The prostate gland already has a bad reputation (did you know approximately 40% of men over 70 have Benign Prostatic Hyperplasia!), and unfortunately today’s blog post will only further worsen it. While prostate cancer and BPH usually affect the older male population, one condition that can affect men of any age is prostatisis.
At London Doctors Clinic, all issues on the spectrum of prostate disorders will be dealt with by a private GP, no matter how big or small the problem. Got a concern? Don’t just bury your head in the sand – one quick, efficient and discrete appointment at LDC could provide the reassurance you need. No queues, no registration, simply book an appointment, pop in and problem solved…
Prostatitis is a painful inflammation of the prostate gland, which is a gland located between the penis and the bladder in men.
Many prostate diseases that are well known (such as an enlarged prostate or prostate cancer) occur mostly in older men, but prostatitis can occur in men of any age.
Types of Prostatitis
There are several types of prostatitis. These are:
Chronic Non-Bacterial Prostatitis:
It is estimated that 3/20 men will have this form of prostatitis at some point in life. In this condition symptoms seem to last a long time, but there doesn’t appear to be an infection. This can be a challenging condition to treat, as it is not responsive to antibiotics (as many infections would be).
This is a rare condition (affecting 1/10000 men), that is sudden and severe. It is caused by a bacterial infection, and it must be treated quickly with antibiotics to avoid damage to the prostate and the surrounding areas.
Chronic Bacterial Prostatitis
About 1-2% of men will develop a long lasting bacterial infection of the prostate. In these cases, the bacteria can spread out of the prostate and into surrounding structures, such as the kidneys, bladder and urethra (tube that urine passes through). Men with this condition tend to develop regular urinary tract infections.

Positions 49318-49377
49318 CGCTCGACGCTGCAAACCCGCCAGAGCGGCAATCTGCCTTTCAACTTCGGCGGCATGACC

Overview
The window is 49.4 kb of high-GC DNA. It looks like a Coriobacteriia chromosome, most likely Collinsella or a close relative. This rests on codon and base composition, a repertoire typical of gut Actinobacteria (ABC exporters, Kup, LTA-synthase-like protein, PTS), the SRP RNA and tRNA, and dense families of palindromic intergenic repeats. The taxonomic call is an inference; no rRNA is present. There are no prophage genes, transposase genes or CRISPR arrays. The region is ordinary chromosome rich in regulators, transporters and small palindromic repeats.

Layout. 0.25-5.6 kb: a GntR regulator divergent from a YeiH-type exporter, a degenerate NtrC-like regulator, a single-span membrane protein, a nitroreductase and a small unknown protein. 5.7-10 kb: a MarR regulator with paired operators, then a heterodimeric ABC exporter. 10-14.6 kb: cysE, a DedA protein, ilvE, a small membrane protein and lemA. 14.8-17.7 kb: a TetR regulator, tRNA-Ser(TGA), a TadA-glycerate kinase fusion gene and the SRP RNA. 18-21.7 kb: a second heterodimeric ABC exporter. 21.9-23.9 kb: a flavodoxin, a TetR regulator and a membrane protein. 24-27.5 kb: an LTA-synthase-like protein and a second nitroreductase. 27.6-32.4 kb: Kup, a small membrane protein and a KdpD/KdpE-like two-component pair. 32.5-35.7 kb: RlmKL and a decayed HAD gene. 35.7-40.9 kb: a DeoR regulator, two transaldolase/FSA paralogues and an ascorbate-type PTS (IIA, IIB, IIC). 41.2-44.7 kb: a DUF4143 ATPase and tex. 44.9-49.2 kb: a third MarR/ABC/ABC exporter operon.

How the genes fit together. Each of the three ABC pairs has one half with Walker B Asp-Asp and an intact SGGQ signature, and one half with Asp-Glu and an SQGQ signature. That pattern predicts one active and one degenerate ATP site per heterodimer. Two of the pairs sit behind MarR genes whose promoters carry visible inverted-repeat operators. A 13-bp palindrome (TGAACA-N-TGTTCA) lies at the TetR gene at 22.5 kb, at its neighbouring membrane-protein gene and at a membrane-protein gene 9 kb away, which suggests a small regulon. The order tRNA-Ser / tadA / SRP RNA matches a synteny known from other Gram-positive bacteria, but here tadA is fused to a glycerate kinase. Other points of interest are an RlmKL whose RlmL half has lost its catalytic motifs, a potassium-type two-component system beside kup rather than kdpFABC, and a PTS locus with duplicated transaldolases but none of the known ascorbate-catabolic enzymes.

Causes of Prostatitis:
It is not known exactly what causes many cases of prostatitis, although we do know that bacterial infections are responsible for some cases. Often, infections cannot be found in the prostate, despite investigation. Some postulated causes include:
- Problems with the immune (defence) system
- Problems with the nervous system
- An infection with an unknown virus or bacteria
Sudden severe cases of prostatitis (the acute prostatitis that we have described above) are usually caused by bacteria residing in the urinary tract entering the prostate.
Theories as to the causes of chronic bacterial prostatitis include spread of bacteria from the bowel or urinary tract to the prostate, creating a small but highly concentrated area of bacteria covered by a sticky protective surface on the prostate.
Symptoms of Prostatitis
Chronic types of prostatitis usually present with the following symptoms:
- Pelvic pain
- Pain when urinating
- Pain when ejaculating
The acute (sudden and severe) type of prostatitis presents with the same symptoms, but they are more severe. Watch out for:
- Severe pain in the pelvis, buttocks, lower back, and genitals
- Fever (high temperature)